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New Study On Monkeypox : The Lancet

New Study On Monkeypox : The Lancet

A new study on monkeypox published in The Lancet suggests that some antiviral medications might have the potential to shorten symptoms and reduce the amount of time a patient is contagious.

  • The study documents patients’ response to two antiviral medications – brincidofovir and tecovirimat.
  • These were developed to treat smallpox, and have previously demonstrated some efficacy against monkeypox in animals.
  • The study found little evidence that brincidofovir was of clinical benefit, but concluded that further research into the potential of tecovirimat would be warranted.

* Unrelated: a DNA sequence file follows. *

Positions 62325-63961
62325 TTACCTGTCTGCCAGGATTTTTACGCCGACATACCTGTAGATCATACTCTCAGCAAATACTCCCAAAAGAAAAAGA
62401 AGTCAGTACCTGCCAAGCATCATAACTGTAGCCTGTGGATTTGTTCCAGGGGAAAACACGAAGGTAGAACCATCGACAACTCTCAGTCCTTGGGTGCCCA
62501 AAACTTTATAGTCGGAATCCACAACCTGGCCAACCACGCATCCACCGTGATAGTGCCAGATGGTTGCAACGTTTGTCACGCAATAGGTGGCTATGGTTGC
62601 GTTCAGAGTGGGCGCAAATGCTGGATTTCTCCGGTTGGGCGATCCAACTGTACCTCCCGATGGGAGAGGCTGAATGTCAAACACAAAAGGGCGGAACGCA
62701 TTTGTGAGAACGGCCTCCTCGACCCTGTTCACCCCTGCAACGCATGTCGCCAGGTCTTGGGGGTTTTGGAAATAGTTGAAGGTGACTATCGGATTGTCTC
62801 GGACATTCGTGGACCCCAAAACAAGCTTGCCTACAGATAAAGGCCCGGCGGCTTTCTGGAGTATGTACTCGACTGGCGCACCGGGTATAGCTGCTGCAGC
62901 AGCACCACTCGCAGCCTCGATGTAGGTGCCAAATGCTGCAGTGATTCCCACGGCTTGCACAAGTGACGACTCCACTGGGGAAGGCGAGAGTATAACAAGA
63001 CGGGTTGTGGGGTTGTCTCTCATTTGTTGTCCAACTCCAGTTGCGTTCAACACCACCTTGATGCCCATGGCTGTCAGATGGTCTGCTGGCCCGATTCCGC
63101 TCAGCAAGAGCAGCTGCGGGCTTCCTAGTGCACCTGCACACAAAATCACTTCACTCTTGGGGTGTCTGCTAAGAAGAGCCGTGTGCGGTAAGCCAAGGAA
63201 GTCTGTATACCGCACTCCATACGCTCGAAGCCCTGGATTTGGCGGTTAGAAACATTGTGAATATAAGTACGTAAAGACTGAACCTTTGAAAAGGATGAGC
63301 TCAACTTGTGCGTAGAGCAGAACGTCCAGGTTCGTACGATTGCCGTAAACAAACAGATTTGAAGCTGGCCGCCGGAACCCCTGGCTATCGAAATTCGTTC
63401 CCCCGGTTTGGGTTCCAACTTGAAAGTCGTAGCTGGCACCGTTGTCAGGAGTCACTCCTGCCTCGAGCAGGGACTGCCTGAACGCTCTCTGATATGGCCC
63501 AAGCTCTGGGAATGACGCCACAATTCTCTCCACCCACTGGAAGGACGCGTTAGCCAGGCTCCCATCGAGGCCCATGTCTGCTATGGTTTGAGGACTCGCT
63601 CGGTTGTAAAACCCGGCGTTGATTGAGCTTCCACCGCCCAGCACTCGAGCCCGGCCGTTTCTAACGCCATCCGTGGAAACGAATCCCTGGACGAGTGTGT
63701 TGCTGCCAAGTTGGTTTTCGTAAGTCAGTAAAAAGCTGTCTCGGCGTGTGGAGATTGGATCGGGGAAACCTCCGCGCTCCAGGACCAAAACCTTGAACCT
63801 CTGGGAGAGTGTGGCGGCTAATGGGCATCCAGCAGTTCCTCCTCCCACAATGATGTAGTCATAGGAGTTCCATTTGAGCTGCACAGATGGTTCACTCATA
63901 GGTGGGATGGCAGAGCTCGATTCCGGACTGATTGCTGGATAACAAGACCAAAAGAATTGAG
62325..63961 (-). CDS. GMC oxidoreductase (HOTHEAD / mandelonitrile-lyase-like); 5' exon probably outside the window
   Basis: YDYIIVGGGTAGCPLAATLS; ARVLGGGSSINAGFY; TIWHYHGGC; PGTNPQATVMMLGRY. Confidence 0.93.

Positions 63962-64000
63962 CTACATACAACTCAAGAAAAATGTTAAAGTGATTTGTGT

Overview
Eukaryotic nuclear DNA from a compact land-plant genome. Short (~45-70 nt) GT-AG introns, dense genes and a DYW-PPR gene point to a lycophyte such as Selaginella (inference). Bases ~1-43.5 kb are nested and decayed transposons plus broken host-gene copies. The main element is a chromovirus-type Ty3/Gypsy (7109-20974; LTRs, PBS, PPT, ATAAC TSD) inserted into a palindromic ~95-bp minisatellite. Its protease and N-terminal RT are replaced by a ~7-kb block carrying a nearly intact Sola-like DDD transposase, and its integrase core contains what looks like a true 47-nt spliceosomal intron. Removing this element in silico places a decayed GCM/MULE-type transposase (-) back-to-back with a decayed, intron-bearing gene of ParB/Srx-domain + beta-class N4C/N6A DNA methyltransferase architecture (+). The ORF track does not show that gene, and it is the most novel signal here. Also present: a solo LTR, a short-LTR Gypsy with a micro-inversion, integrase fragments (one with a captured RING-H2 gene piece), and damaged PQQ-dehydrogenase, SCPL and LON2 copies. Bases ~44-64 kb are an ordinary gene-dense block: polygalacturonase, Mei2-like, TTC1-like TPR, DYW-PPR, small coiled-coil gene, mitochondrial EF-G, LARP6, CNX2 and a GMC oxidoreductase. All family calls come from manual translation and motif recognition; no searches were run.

• Monkeypox, a rare disease, is caused by a virus that is a close relative of the smallpox virus. There are currently no licensed treatments.
  • The World Health Organization (WHO) has said that Monkeypox can be contained in countries outside of Africa where the virus is not usually detected.
  • According to media reports, more than 100 cases of the virus, which causes a rash and a fever have been confirmed in Europe, Americas, and Australia.
  • The virus is most common in remote parts of Central and West Africa.

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